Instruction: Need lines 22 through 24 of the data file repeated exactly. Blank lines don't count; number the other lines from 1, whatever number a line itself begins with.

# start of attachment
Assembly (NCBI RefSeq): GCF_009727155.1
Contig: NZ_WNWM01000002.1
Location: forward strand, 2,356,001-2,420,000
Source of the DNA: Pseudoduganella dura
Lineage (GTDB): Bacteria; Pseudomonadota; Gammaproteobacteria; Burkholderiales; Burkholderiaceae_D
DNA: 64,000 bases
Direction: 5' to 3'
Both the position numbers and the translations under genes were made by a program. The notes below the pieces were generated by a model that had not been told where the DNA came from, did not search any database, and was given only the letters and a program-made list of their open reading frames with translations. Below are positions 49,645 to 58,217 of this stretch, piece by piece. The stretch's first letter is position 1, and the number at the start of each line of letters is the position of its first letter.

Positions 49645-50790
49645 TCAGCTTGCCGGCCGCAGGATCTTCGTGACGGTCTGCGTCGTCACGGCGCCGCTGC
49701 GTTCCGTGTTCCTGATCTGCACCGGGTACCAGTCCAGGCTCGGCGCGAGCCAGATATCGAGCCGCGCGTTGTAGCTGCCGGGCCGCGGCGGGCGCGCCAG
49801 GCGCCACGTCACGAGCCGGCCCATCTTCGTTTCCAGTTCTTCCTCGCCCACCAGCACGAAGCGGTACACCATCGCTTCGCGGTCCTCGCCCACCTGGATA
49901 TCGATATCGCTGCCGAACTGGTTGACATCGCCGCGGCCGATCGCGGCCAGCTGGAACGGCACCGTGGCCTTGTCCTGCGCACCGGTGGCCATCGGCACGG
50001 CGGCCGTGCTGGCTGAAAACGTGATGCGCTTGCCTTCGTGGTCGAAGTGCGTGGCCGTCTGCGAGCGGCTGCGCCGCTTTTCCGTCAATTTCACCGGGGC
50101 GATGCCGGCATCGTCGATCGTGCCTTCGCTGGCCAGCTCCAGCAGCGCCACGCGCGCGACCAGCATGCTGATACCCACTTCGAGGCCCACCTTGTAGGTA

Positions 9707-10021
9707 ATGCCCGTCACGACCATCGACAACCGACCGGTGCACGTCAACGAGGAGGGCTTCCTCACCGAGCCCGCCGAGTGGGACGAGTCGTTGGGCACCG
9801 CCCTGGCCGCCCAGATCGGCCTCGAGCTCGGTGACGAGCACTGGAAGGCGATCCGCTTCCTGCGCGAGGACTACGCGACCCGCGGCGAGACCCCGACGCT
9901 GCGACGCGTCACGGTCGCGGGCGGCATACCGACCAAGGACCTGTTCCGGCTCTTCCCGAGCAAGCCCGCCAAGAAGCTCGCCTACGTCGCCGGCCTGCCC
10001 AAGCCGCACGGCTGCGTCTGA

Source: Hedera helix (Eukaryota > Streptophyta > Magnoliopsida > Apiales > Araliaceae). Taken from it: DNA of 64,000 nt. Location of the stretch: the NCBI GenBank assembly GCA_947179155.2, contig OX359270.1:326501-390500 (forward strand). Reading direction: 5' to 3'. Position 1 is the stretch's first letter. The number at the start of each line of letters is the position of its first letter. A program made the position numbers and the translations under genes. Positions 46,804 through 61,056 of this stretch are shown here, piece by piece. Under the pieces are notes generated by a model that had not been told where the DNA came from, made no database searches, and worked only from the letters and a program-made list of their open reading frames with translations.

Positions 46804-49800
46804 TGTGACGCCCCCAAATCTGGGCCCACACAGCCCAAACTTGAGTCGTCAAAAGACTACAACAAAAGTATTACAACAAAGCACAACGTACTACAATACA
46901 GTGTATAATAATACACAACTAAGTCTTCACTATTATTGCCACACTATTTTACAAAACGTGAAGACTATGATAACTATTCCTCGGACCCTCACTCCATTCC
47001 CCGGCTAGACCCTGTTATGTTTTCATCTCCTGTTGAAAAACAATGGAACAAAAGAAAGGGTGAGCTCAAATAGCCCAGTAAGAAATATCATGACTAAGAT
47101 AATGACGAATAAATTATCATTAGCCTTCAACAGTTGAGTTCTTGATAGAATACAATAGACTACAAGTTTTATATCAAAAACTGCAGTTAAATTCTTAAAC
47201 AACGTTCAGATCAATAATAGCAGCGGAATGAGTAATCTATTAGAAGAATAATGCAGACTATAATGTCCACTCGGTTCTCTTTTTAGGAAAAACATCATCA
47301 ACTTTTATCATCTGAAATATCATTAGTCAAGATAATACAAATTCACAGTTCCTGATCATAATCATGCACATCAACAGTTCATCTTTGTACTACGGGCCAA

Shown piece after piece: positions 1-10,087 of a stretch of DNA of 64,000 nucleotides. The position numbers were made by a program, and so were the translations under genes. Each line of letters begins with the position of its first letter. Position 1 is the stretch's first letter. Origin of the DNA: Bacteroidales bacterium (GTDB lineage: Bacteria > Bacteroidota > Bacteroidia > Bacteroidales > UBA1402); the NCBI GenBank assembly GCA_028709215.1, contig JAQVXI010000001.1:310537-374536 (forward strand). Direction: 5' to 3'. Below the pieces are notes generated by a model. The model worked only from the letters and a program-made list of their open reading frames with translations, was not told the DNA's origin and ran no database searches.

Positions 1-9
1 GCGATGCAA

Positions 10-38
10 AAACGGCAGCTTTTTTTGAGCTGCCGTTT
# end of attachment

Positions 46804-49800
46804 TGTGACGCCCCCAAATCTGGGCCCACACAGCCCAAACTTGAGTCGTCAAAAGACTACAACAAAAGTATTACAACAAAGCACAACGTACTACAATACA
46901 GTGTATAATAATACACAACTAAGTCTTCACTATTATTGCCACACTATTTTACAAAACGTGAAGACTATGATAACTATTCCTCGGACCCTCACTCCATTCC